You are indeed allowed to have unreachable states in DFAs (or NFAs, or various other automata models).
You may wonder what is the point of having them, given that they are unreachable and have no effect on the language.
Well, automata are typically not designed by hand. Rather, they are usually obtained algorithmically by translation from other types of specifications, models, etc.
These translation algorithms often don't guarantee that there are no unreachable states, and very often there are many unreachable states.
For example, take the subset construction, that transforms an NFA to an equivalent DFA. There are typically many unreachable states in the naive construction (although it can be optimized to construct only the reachable states).
However, there are other constructions that are much more involved (e.g., the translation of Linear Temporal Logic to Nondeterministic Buechi automata).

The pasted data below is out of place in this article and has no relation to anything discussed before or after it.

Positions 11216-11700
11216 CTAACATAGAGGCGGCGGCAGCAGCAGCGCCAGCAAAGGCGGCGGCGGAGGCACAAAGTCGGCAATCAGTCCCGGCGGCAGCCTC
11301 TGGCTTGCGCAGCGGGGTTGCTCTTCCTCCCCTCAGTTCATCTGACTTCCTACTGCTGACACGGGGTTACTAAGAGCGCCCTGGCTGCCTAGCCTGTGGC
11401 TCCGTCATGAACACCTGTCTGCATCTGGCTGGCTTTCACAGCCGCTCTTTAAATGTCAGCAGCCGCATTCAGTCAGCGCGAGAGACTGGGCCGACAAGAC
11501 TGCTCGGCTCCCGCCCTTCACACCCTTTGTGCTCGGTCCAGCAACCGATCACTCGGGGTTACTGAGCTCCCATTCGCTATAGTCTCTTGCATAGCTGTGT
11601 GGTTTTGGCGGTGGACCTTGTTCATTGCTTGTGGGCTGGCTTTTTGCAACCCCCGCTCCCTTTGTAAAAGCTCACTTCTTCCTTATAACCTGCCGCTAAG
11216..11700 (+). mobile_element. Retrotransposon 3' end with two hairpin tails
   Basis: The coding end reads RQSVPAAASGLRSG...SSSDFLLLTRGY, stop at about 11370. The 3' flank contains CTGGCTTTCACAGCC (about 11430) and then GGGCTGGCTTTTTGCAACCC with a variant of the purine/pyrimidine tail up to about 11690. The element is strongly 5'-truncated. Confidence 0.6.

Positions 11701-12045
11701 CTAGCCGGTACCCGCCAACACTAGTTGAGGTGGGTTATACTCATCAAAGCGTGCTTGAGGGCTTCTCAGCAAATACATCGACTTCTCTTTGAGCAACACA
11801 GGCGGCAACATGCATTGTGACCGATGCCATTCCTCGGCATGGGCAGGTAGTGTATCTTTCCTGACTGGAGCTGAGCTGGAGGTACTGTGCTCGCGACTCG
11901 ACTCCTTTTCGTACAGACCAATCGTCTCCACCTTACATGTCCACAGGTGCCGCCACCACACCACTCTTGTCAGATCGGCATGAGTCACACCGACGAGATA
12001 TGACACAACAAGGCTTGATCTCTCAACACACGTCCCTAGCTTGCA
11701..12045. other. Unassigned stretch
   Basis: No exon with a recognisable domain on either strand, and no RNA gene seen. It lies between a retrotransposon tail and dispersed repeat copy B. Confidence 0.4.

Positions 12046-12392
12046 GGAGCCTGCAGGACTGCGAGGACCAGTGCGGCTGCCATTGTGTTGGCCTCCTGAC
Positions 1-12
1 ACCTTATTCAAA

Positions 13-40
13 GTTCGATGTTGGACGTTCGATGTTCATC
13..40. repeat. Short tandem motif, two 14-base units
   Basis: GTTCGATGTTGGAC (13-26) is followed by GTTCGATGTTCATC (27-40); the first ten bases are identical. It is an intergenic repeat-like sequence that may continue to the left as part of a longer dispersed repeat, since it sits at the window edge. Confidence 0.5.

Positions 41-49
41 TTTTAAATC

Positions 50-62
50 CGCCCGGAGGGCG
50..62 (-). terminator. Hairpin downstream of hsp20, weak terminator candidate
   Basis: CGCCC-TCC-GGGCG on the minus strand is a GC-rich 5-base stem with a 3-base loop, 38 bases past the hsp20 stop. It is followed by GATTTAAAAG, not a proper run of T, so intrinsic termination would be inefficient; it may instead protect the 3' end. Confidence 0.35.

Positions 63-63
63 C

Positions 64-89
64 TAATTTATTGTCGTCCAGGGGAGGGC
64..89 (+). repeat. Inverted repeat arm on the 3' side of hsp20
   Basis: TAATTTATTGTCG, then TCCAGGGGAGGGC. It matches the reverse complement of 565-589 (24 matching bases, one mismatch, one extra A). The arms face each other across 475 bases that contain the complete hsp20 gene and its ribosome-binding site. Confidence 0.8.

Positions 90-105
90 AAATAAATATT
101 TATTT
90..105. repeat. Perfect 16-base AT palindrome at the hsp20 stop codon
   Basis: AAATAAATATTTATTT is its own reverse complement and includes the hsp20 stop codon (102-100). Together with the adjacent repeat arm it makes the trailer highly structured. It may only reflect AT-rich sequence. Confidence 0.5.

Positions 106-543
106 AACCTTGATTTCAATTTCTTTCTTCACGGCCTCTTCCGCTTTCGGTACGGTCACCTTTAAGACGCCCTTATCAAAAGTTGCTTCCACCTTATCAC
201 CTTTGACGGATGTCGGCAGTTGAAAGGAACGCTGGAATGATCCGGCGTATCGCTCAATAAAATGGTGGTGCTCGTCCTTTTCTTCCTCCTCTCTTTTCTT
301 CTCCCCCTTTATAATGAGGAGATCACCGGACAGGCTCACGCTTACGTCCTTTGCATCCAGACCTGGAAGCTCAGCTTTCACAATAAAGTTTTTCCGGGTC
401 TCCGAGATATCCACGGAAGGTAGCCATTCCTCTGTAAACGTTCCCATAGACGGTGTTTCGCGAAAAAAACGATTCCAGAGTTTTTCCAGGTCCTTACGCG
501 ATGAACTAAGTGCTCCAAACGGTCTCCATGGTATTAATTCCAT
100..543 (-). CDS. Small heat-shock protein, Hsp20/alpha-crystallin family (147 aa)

In fact, one of the most fundamental algorithms on automata is that of emptiness -- check whether the language is empty. To do so, we look for a reachable accepting state. If automata only had reachable states, we would only have to check whether there are accepting states, but this is not enough.
Finally, I'll remark that this algorithm is often symbolic, in that you don't run it on an explicit automaton, but on a symbolic representation. For example, you can check emptiness of a DFA constructed by determinizing an NFA without actually contstructing the whole thing.